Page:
Immunopeptidomics of colorectal cancer organoids reveals a sparse HLA class I neoantigen landscape and no increase in neoantigens with interferon or MEK-inhibitor treatment.

Details

Serval ID
serval:BIB_7418AE3DFDA7
Type
Article: article from journal or magazin.
Collection
Publications
Institution
Title
Immunopeptidomics of colorectal cancer organoids reveals a sparse HLA class I neoantigen landscape and no increase in neoantigens with interferon or MEK-inhibitor treatment.
Journal
Journal for immunotherapy of cancer
Author(s)
Newey A., Griffiths B., Michaux J., Pak H.S., Stevenson B.J., Woolston A., Semiannikova M., Spain G., Barber L.J., Matthews N., Rao S., Watkins D., Chau I., Coukos G., Racle J., Gfeller D., Starling N., Cunningham D., Bassani-Sternberg M., Gerlinger M.
ISSN
2051-1426 (Electronic)
ISSN-L
2051-1426
Publication state
Published
Issued date
18/11/2019
Peer-reviewed
Oui
Volume
7
Number
1
Pages
309
Language
english
Notes
Publication types: Journal Article ; Research Support, Non-U.S. Gov't
Publication Status: epublish
Abstract
Patient derived organoids (PDOs) can be established from colorectal cancers (CRCs) as in vitro models to interrogate cancer biology and its clinical relevance. We applied mass spectrometry (MS) immunopeptidomics to investigate neoantigen presentation and whether this can be augmented through interferon gamma (IFNγ) or MEK-inhibitor treatment.
Four microsatellite stable PDOs from chemotherapy refractory and one from a treatment naïve CRC were expanded to replicates with 100 million cells each, and HLA class I and class II peptide ligands were analyzed by MS.
We identified an average of 9936 unique peptides per PDO which compares favorably against published immunopeptidomics studies, suggesting high sensitivity. Loss of heterozygosity of the HLA locus was associated with low peptide diversity in one PDO. Peptides from genes without detectable expression by RNA-sequencing were rarely identified by MS. Only 3 out of 612 non-silent mutations encoded for neoantigens that were detected by MS. In contrast, computational HLA binding prediction estimated that 304 mutations could generate neoantigens. One hundred ninety-six of these were located in expressed genes, still exceeding the number of MS-detected neoantigens 65-fold. Treatment of four PDOs with IFNγ upregulated HLA class I expression and qualitatively changed the immunopeptidome, with increased presentation of IFNγ-inducible genes. HLA class II presented peptides increased dramatically with IFNγ treatment. MEK-inhibitor treatment showed no consistent effect on HLA class I or II expression or the peptidome. Importantly, no additional HLA class I or II presented neoantigens became detectable with any treatment.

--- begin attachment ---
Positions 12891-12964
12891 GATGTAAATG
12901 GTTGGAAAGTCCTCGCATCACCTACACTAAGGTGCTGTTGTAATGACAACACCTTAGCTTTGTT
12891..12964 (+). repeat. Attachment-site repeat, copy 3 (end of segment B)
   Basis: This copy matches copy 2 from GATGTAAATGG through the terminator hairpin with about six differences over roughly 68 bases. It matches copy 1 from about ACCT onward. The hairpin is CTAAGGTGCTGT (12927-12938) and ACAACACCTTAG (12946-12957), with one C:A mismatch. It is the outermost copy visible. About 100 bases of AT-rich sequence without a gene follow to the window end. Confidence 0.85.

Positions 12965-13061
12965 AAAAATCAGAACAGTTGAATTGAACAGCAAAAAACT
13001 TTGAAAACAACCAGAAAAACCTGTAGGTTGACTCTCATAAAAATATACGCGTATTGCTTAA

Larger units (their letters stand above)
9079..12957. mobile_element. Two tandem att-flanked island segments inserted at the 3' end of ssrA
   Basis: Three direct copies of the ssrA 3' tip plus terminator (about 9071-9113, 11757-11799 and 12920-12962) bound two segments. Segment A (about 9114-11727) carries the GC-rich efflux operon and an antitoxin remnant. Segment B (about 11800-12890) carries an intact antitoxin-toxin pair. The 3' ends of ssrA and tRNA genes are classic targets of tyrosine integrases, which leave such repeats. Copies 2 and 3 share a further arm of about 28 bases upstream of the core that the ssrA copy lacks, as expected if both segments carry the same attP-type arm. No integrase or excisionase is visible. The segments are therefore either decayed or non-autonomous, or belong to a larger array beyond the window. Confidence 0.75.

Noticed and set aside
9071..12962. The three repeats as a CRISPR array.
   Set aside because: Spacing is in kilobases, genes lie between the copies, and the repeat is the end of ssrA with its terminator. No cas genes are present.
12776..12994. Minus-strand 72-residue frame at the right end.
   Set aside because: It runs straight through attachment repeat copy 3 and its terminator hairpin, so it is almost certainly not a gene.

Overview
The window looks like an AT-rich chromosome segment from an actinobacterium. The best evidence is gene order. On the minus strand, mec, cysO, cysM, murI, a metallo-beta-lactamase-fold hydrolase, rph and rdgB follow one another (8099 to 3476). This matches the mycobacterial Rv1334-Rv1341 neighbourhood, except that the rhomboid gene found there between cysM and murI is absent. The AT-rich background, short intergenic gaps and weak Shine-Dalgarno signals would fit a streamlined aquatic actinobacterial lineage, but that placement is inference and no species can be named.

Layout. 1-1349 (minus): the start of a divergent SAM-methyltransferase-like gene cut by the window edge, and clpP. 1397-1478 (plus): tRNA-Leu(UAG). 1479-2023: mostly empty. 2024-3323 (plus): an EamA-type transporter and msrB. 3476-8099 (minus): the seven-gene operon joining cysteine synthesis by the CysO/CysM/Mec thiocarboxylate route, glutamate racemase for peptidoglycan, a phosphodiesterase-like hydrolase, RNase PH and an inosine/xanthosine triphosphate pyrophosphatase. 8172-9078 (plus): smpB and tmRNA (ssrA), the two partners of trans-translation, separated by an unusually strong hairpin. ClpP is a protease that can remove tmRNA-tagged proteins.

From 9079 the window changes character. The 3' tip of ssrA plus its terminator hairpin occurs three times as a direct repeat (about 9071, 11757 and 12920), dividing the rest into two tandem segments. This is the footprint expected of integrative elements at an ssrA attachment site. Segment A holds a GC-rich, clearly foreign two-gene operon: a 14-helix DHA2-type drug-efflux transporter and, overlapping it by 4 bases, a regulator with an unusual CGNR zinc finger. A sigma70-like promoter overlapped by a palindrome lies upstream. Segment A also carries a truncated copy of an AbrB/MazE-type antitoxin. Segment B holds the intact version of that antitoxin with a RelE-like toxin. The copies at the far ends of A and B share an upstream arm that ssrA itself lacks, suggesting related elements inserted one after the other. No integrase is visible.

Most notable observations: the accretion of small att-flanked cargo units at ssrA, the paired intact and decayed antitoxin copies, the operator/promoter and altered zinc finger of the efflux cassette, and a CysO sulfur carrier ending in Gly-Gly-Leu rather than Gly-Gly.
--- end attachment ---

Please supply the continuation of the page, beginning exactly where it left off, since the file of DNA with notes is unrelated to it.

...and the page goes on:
Only 3 out of 612 non-silent mutations encoded for neoantigens that were detectable by MS. Although MS has sensitivity limits and biases, and likely underestimated the true neoantigen burden, this established a lower bound of the percentage of non-silent mutations that encode for presented neoantigens, which may be as low as 0.5%. This could be a reason for the poor responses of non-hypermutated CRCs to immune checkpoint inhibitors. MEK-inhibitors recently failed to improve checkpoint-inhibitor efficacy in CRC and the observed lack of HLA upregulation or improved peptide presentation may explain this.
Keywords
Antigens, Neoplasm/genetics, Antigens, Neoplasm/immunology, Colorectal Neoplasms/genetics, Colorectal Neoplasms/immunology, Female, Histocompatibility Antigens Class I/genetics, Histocompatibility Antigens Class I/immunology, Humans, Interferon-gamma/pharmacology, MAP Kinase Kinase Kinases/antagonists & inhibitors, Male, Middle Aged, Organoids/immunology, Peptides/immunology, Protein Kinase Inhibitors/pharmacology, Proteomics, Antigen presentation, Colorectal cancer, Human leukocyte antigen, Immunogenicity, Immunotherapy, Mass spectrometry, Neoantigens, Patient derived organoids
Pubmed
Web of science
Open Access
Yes
Create date
28/11/2019 12:05
Last modification date
10/10/2020 5:21
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